President Trump unleashed a firestorm this week when he said in an interview that he would end birthright citizenship by executive order. Because birthright citizenship is believed to be mandated by the citizenship clause of the 14th Amendment, many have erroneously interpreted Trump’s comments as a claim that he can unilaterally amend the Constitution. One legal commentator even called him an “authoritarian” for making the claim.
Of course, no president can unilaterally amend the Constitution. (Neither can the Supreme Court, by the way, but that’s a matter for a different article.) But that is not what Trump claimed. Rather, he has asserted — and has done so ever since first raising the issue back in the summer of 2016 — that the Constitution does not actually mandate automatic citizenship for anyone born on U.S. soil. If that is the case — and I believe it is — then an executive order on birthright citizenship would not only be constitutional, it would help clarify a major question in our legal system.
The 14th Amendment actually contains two requirements, not just one. “All persons born or naturalized in the United States” — that’s the birth part — “and subject to the jurisdiction thereof,” are automatically citizens. The first part is straightforward. More complicated is “subject to the jurisdiction.” What does that phrase mean? Or more precisely, what did it mean to those who ratified the amendment?
Today, we think of “subject to the jurisdiction” as synonymous with “subject to the laws.” But such a reading makes the phrase almost entirely redundant with “born in the United States,” because all people physically present in the United States – except foreign diplomats — are subject to our laws. We typically do not interpret constitutional text in ways that render it merely surplus.
There’s another way to interpret the phrase that avoids redundancy. At the time, “subject to the jurisdiction” could mean either a limited, “partial” or “territorial” jurisdiction, or it could mean a complete, allegiance-owing jurisdiction. Think of it this way: If a British citizen visits the United States as a tourist, she is bound by our laws to drive on the right side of the road rather than on the left. She is subject to our partial, territorial jurisdiction. But she does not owe allegiance to the United States, because she continues to owe allegiance to her home country.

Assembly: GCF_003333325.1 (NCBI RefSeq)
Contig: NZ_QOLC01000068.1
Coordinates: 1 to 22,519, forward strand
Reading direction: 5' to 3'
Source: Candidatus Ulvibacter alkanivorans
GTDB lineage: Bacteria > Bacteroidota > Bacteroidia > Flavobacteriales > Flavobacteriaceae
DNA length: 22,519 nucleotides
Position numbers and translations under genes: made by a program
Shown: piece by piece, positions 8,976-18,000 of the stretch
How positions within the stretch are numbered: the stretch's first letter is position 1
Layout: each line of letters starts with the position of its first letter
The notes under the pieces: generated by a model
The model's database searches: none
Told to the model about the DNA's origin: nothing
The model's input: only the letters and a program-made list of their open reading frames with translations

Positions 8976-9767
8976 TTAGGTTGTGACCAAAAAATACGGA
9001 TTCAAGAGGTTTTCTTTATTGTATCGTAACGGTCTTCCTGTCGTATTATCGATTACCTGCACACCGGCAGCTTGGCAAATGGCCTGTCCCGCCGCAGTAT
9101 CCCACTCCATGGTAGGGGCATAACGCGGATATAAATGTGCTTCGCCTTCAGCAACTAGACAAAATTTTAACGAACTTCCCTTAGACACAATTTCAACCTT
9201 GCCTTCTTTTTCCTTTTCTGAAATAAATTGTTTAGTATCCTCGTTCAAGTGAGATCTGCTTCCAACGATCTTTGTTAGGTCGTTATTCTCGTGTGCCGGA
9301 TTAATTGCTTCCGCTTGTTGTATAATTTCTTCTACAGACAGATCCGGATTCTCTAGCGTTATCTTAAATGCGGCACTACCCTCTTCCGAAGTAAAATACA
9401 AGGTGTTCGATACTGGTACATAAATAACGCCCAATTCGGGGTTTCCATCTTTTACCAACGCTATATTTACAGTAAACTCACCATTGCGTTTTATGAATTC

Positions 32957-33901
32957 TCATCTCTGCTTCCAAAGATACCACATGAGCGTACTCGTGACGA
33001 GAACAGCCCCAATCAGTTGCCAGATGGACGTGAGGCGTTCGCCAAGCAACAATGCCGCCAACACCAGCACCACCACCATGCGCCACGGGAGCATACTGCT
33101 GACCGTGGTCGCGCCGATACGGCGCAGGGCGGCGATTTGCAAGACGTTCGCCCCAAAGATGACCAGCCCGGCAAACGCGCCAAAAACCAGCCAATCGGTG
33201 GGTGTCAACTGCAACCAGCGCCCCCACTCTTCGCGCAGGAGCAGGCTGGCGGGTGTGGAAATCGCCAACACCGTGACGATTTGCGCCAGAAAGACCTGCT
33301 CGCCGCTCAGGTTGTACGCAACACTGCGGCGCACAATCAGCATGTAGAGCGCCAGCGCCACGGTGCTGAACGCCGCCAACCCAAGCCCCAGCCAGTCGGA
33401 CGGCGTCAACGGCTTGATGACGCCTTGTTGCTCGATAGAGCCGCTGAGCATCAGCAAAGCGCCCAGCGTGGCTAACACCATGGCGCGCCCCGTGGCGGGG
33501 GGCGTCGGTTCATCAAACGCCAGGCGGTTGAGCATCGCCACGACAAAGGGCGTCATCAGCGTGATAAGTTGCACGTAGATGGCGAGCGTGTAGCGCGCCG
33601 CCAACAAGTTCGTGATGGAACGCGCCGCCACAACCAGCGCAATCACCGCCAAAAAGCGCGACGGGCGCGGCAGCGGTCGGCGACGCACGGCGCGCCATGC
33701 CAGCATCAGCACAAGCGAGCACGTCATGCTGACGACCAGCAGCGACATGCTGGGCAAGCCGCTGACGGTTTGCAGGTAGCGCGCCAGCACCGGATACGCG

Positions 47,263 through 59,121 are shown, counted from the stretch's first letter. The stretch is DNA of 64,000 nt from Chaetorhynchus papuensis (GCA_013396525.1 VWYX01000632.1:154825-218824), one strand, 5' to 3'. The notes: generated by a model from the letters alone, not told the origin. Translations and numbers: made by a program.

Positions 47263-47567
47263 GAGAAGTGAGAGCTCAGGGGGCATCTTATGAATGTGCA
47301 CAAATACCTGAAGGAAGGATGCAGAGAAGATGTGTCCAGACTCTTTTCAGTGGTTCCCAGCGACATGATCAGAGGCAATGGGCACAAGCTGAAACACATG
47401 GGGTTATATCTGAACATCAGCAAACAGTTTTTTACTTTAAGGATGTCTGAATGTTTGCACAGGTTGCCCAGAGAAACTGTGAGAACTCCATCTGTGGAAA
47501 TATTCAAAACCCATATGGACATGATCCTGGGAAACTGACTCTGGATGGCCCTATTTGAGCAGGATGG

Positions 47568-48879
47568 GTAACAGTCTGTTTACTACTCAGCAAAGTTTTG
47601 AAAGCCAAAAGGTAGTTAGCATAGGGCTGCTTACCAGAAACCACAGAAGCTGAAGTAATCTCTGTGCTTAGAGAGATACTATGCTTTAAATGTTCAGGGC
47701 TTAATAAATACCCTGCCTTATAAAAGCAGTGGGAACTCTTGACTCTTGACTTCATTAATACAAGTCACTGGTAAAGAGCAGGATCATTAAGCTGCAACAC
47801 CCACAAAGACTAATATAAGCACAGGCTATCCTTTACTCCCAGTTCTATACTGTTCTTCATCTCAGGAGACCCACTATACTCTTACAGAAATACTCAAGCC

So which of these two versions was intended by those who authored and ratified the 14th Amendment? The author of the actual language was asked that question directly, and he responded that it meant “a full and complete jurisdiction” and “the same jurisdiction in extent and quality as applies to every citizen of the United States now.”
That meant, under the 1866 Civil Rights Act existing at the time, that “[all] persons born in the United States, and not subject to any foreign power, excluding Indians not taxed, are hereby declared to be citizens of the United States.” The change in terminology from that law to the 14th Amendment was merely an acknowledgment that Native American tribes were domestic rather than foreign powers, and would not otherwise be covered by the exclusion.
That was the Supreme Court’s view as well. In the 1872 Slaughterhouse Cases, the court noted (albeit in dicta) that “[the] phrase, ‘subject to its jurisdiction’ was intended to exclude from its operation children of ministers, consuls, and citizens or subjects of foreign States born within the United States.” That dicta became holding a decade later, in the 1884 case of Elk v. Wilkins, in which the Court denied automatic citizenship to a Native American born on U.S. soil because the 14th Amendment required that he be “not merely subject in some respect or degree to the jurisdiction of the United States, but completely subject to their political jurisdiction, and owing them direct and immediate allegiance.”
Legal Scholars often cite the 1898 case U.S. v. Wong Kim Ark as having overruled that original understanding. Not so. The case dealt with the child of Chinese immigrants who were lawfully and permanently domiciled in the United States. In other words, they were not merely subject to the partial jurisdiction of the United States, but had, with our permission, become lawfully domiciled here, which is to say, subject to our complete jurisdiction. That holding does not support the expansive claim that the children of mere temporary visitors are automatically citizens; even less does it support the claim of automatic citizenship for children born to parents who were never lawfully present in the United States in the first place.
In short, the Constitution does not mandate automatic citizenship for everyone born in the United States, no matter the circumstances. That is an error in interpretation that has crept into our national psyche over the past four or five decades. President Trump’s efforts to correct that error and restore the Constitution to its original meaning should be applauded. Then the power to decide how far above the Constitution’s citizenship floor we should go as a matter of policy would be returned to the Congress, to which the Constitution assigns the power over naturalization.
John Eastman is a senior fellow at the Claremont Institute and constitutional law professor at Chapman University.
The views and opinions expressed in this commentary are those of the author and do not reflect the official position of The Daily Caller.